3. As is a manifest from the reproduction of the relevant parts of the two policy decisions (annexures P1 and P3) of the government, the sole purpose of making reservations in favour of the sportsmen / sportswomen is to encourage the sports talent. It is again not disputed that out of the five petitioners, two namely Maninder Kaur and Damanajit Kaleke at Sl. Nos. 1 and 4 respectively, have secured A-Grade certificates and the remaining three are possessed of B-Grade certificates. It is again that admitted position that the merit list which has been prepared by the respondent-authorities in the light of annexure P3 does not include any of the petitioners and rather out of the candidates who are likely to be admitted, two are possessed of D-Grade certificate, another two have C-Grade certificates and the remaining three out of seven have B-Grade certificates. In a nutshell, none of the candidates possessing A-Grade certificate is likely to be admitted on the basis of this formula. The admission to these reserved seats have not been finalised in view of the following order of the Motion Bench dated 17th Oct., 1984:-
'The petitioners be also interviewed but the admissions to the seats belonging to the sports quota may not be finalised till further orders'.
4. It is apparent in the light of the abovenoted factual position that though the reservation sports talent yet on the basis of the formula annexure P3, now adopted by the Government, the best possible sportsmen having A-Grade certificates have to be ignored and the candidates mostly possessing D and C Grade certificates are to be given admission to these Colleges. This, on the face of it, is not only irrational but arbitrary also. Though as per the stand of the respondent-authorities, their primary anxiety is to produce 'outstanding doctors and not outstanding sportsmen' yet I find that on the working of the formula annexure P3, they are neither likely to produce outstanding doctors nor outstanding sportsmen. When the merit of the candidates likely to be admitted against these seats is adjudged as students, they are sought to be preferred on the ground that they are better students. In a nutshell, the candidates likely to be admitted are neither the best of the students nor the best of the sportsmen. If the policy contained in Annexure P1 has to have any meaning, then essentially qua the sportsmen / sportswomen who have qualified the P. M. test and have thus come to form a class by themselves, the only consideration that should prevail with the authorities for purposes of these admissions apparently has to be the rating of these candidates in the light of their performance in the field of sports. In case the recommendation of the Sports Department vide Annexure P2 means anything different than this, as is sought to be contended by Mr. Bedi, then that to my mind amounts to a complete negation of the department itself as I cannot imagine a Sports Department recommending that inferiormost sportsmen / sportswomen should be preferred to the superiormost ones in the field of sports. Thus I repel this stand of the respondent authorities.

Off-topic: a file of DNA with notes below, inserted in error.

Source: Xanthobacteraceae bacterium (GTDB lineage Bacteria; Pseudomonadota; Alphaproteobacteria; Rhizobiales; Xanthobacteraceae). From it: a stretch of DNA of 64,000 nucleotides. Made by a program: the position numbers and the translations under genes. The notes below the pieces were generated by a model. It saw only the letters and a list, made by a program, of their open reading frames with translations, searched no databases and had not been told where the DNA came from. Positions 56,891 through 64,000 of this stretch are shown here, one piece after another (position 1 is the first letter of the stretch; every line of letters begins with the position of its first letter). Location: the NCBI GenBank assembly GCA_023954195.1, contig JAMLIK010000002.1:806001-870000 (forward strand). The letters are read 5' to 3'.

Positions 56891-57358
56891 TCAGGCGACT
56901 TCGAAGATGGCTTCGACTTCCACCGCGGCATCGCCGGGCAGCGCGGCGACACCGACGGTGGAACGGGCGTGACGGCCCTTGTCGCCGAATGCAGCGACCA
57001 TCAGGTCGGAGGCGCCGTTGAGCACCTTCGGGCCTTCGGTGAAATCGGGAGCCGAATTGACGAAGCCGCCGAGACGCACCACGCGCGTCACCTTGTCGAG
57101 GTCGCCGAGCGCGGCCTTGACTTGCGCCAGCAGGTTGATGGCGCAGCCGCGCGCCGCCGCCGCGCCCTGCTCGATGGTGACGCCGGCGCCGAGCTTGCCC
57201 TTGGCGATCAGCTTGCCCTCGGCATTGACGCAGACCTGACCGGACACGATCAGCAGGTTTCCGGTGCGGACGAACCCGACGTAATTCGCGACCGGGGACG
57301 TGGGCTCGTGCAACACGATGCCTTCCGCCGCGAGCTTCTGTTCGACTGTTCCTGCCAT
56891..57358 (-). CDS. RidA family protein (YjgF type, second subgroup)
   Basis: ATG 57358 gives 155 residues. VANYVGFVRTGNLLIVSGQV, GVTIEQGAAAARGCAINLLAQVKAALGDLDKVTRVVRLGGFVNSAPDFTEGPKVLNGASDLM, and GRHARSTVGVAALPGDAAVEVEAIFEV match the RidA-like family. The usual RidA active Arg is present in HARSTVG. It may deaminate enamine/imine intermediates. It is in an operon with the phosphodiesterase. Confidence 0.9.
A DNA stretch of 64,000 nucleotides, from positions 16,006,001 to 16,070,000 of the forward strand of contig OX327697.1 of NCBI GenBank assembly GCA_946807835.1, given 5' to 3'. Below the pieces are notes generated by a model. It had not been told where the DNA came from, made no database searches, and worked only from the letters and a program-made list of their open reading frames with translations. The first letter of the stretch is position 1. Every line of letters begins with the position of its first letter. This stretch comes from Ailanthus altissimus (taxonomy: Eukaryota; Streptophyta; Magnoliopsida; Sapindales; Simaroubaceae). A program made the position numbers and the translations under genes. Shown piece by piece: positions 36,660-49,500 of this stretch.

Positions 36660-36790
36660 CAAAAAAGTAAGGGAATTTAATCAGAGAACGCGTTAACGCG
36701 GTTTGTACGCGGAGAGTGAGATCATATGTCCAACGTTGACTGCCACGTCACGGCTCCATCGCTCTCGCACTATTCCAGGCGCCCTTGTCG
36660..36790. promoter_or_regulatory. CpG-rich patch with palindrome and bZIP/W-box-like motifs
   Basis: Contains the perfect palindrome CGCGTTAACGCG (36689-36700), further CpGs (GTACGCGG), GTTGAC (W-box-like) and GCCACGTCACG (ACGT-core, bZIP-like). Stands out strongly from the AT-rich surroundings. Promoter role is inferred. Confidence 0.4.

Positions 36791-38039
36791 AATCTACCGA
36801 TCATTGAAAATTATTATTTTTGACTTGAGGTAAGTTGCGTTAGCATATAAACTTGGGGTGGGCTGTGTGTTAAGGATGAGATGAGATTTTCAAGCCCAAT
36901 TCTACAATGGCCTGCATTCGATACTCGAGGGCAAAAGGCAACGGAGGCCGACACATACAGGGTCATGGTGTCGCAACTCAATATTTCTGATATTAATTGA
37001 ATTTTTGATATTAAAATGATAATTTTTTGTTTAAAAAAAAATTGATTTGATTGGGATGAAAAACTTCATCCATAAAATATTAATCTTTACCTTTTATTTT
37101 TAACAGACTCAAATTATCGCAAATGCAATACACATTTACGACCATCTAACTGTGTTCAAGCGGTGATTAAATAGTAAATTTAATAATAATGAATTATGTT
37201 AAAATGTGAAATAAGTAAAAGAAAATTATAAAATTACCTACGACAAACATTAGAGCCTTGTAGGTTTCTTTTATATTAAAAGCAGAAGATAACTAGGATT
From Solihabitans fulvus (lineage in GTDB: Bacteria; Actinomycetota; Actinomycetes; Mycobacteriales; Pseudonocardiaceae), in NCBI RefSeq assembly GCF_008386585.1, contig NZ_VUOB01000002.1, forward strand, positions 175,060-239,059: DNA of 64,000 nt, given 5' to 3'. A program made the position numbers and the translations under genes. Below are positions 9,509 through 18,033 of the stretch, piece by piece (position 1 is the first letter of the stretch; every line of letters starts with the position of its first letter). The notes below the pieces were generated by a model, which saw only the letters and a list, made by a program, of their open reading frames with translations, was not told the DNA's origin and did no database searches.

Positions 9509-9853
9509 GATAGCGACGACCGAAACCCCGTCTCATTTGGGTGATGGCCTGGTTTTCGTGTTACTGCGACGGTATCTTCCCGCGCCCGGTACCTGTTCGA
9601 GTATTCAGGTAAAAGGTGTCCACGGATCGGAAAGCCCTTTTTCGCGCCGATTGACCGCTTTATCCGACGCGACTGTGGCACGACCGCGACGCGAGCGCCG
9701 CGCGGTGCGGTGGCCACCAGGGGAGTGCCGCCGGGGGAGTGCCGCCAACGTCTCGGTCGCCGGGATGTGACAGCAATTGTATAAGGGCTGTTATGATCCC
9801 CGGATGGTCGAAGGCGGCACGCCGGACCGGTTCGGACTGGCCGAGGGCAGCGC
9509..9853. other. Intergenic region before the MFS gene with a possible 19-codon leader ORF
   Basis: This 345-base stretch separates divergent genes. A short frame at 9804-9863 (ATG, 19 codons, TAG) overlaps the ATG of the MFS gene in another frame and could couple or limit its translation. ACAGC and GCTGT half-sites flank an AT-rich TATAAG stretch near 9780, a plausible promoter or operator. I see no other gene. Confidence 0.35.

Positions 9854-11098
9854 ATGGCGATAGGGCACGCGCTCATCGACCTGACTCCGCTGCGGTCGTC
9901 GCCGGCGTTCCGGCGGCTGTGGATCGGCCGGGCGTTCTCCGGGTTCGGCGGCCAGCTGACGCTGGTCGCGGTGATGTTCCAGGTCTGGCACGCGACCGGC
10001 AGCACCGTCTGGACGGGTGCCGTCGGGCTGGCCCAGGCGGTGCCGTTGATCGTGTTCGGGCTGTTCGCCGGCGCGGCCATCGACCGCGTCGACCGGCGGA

5. So far at the contention of non suiting the petitioners on the ground that they have participated in the process of selection and now they cannot be allowed to impugn the very formula under which their merit has been adjudged, the same has to be stated to be rejected. Had not the petitioners qualified the P.M.T. they would not have been eligible for being considered for purposes of admission. It is only after qualifying in the P. M. T. that they could impugn the formula annexure P3. Mr. Bedi, the learned Deputy Advocate General, has made a reference to certain precedents where the candidates having participated in an interview were debarred from challenging the constitution of the selection committee but, to my mind, those judgments have no relevance to the facts of this case for the simple reason that the eligibility of the candidates in those cases was never in doubt and they could challenge the constitution of the selection committee at any stage prior to appearing before the same for purposes of interview. In the instant case, as already pointed out, the petitioners had no locus standi to challenge annexure P3 till they qualified the P. M. T. by securing more than 25% marks.
6. As a last resort, Mr. Bedi raises, an argument of frustration by submitting that it is entirely for the government to lay down the criteria for purposes of admission and the Court cannot possibly substitute the same by its own thinking for formula. I have no dispute with this proposition but what cannot be ignored is that the formula adopted by the State cannot possibly be irrational or arbitrary and defeat the very purpose which is sought to be achieved by making reservations in favour of sportsmen / sportswomen. Thus, without suggesting any formula of my own, I quash annexure P3 to the extent to which it operates in the manner that better class sportsmen are to be ignored in favour of those who can hardly be called sportsmen, i.e. D and C Grade certificate holders, I however, pass no order as to costs.
7. Petition allowed.